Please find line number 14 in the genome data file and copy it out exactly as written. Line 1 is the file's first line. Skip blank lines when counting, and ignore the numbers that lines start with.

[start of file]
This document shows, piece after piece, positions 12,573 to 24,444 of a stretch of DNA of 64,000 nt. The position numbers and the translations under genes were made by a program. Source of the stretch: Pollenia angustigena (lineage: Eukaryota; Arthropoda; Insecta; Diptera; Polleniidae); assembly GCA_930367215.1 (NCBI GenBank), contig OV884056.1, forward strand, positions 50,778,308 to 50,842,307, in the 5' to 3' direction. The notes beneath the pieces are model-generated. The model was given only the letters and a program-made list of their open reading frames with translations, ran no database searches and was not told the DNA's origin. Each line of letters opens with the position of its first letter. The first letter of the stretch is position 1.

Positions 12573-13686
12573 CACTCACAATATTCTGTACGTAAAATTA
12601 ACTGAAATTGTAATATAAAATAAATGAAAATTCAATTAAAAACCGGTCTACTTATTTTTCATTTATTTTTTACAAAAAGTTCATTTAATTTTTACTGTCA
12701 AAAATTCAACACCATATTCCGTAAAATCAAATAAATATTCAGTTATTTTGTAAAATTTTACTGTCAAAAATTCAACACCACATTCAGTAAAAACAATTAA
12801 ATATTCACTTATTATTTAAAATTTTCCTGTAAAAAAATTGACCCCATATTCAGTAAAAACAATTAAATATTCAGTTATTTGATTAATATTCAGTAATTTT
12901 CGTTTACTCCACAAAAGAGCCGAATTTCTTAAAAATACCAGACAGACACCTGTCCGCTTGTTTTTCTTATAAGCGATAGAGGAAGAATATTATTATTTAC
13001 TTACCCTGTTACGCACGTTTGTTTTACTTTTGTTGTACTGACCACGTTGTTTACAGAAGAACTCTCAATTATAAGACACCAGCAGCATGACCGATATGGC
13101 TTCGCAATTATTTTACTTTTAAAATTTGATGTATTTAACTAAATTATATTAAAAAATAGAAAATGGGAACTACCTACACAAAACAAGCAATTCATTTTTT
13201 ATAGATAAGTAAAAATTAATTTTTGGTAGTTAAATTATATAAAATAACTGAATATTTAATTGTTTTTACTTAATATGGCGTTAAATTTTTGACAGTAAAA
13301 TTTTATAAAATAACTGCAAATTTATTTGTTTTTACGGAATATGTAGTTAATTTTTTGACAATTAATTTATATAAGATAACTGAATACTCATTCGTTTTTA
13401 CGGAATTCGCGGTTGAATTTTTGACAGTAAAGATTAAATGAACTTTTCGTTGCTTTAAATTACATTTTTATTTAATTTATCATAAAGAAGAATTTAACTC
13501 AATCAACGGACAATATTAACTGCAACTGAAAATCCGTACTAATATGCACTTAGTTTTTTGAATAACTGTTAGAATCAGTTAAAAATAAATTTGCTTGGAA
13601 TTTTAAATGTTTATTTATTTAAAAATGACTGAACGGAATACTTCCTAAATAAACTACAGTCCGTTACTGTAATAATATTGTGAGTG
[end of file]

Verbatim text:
13601 TTTTAAATGTTTATTTATTTAAAAATGACTGAACGGAATACTTCCTAAATAAACTACAGTCCGTTACTGTAATAATATTGTGAGTG